It is a blessing to see the fruit of God’s promises that were spoken through Reverend Dr. Martin Luther King, Jr. as we inaugurate our first African-American President of the United States, Barack Hussein Obama.
In the 60’s, I was one of the first black students in my neighborhood to be bussed to an all-white Elementary school. In addition to participating in several civil rights marches as a child with my mother, we were also one of the first proud owners of the Negro Heritage Library Encyclopedia series. So, needless to say, all of my book reports in school were about black history. I taught my fellow students and teachers all about famous black doctors, lawyers, orators, artists, authors and inventors that were not mentioned in our history books at school. I was a straight A student.
One Halloween when the other children were wearing store bought costumes, my mother swaddled me in brightly colored fabric and tied a turban on my head to match. She called me her little African Princess, and it made me proud. My posture and attitude completed the costume. You couldn’t tell me that I wasn’t royalty. When questioned by the students and teachers about the costume, I told them stories about the great Kings and Queens of Africa.
On the day that Reverend Dr. Martin Luther King Jr. was assassinated, my mother cried and fainted on the kitchen floor when she heard it on the news. The whole family mourned like we had lost a relative; in essence we had. Dr. King was a part of our family. My dad, who was a preacher himself, played Dr. King’s speeches over and over on a phonograph, and recited them verbatim. As a child, Dr. King’s words instilled dignity, pride, hope and faith in God into my young soul.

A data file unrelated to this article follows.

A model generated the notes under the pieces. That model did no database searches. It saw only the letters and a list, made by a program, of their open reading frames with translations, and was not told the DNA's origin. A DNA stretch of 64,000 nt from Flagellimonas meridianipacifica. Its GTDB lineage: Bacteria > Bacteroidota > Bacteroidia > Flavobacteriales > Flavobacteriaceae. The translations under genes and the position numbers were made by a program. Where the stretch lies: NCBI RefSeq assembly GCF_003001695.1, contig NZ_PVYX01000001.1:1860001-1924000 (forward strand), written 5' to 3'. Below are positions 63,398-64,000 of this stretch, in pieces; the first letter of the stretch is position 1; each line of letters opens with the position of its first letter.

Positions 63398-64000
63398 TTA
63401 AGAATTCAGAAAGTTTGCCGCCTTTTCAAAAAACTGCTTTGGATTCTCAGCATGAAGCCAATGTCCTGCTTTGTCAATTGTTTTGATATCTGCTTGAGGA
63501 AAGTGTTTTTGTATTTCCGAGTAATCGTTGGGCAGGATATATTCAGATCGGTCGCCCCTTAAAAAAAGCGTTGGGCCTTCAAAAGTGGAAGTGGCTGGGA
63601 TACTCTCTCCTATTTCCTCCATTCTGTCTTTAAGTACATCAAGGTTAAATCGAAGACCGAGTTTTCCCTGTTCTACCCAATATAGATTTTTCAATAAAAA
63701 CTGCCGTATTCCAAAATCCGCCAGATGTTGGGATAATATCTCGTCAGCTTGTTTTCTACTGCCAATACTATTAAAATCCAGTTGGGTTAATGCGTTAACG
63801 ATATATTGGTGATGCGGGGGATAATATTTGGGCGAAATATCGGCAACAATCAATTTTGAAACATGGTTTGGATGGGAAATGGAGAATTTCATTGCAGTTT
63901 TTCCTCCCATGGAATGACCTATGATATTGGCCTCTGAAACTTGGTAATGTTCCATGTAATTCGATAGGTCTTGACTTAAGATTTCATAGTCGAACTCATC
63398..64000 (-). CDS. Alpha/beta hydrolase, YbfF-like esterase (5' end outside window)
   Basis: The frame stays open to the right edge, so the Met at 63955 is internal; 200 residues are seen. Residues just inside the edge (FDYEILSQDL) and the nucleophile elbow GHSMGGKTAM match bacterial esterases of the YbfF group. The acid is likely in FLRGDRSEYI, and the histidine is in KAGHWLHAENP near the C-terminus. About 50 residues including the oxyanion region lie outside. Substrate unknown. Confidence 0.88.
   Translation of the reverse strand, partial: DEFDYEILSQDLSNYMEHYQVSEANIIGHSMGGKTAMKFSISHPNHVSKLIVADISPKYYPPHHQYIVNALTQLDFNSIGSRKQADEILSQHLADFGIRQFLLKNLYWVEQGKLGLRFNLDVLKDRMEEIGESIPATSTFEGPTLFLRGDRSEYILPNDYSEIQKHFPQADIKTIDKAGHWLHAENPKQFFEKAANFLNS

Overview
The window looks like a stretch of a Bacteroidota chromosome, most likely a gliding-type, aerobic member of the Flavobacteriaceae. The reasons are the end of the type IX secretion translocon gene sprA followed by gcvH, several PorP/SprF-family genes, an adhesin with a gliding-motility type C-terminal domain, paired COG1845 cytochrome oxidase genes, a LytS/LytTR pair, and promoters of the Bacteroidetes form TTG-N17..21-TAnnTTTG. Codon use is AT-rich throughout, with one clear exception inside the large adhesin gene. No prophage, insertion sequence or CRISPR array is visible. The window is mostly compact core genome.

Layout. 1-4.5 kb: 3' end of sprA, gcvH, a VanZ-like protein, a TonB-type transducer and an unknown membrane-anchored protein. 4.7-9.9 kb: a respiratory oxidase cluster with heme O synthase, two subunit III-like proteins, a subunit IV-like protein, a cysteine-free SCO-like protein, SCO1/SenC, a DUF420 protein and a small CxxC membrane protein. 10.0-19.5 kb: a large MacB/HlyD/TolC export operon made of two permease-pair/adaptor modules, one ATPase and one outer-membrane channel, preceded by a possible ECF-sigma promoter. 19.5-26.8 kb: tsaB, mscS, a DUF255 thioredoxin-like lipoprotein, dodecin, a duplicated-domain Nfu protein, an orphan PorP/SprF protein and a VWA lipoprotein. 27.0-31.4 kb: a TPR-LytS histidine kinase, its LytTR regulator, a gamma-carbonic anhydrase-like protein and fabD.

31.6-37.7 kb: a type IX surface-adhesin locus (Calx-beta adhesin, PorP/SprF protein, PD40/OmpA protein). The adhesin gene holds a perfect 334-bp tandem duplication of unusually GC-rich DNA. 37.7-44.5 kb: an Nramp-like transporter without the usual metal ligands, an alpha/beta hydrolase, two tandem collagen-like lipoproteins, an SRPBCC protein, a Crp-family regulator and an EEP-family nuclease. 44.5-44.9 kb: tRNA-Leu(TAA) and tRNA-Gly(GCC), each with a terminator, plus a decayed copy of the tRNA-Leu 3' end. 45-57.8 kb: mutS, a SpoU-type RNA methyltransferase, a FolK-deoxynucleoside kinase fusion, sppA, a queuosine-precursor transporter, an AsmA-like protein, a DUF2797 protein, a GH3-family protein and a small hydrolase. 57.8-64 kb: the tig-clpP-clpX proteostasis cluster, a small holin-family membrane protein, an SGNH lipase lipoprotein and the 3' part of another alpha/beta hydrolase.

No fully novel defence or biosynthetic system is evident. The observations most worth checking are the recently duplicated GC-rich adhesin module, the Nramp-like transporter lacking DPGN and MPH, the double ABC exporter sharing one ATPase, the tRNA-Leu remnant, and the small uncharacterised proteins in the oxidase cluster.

A few years ago, my step-children came home upset because they had been called the “n” word at the playground in our community. They didn’f know what it meant, but they knew it was an insult. I could see the pain in their eyes. So, during the week between Christmas and New Year’s Day, we watched the whole series of Alex Haley’s ROOTS. They loved the story, especially the Chicken George character. When it was over, I asked my daughters what they thought about what that little boy had called them now. The oldest replied, “He just doesn’t know God, Mommy. ” I was impressed. “That’s right baby. Some people just don’t know God so you have to show them who God is by being yourself because you are so full of God’s love that it will just spill off onto them,” I told her while giving her a big hug. “…and through you, maybe they will want to know God even more.”
It’s important to teach our children about their ancestral history. Unlike most cultures, much of our African history was lost during the slave trade (i.e., our language, surname, family members, etc.), and many of us may not even know who our great-great grandparents were, let alone our Africa roots. However, the history about African-American’s who have overcome hundreds of years of slavery, stereotypes, prejudice, and injustice are stories worth telling, and a legacy worth knowing. Maybe our children will appreciate who they are and the liberty and freedom that they have today if they know the boldness, struggles, and sacrifices that were made by our ancestors that made these things possible. During Black History month, I encourage you to visit the bookstore, library, museum, cultural events and recreation centers to learn more about Black History and Culture.
© 2009 Arletia McInnis, The Prophetic Scribe
The Prophetic Scribe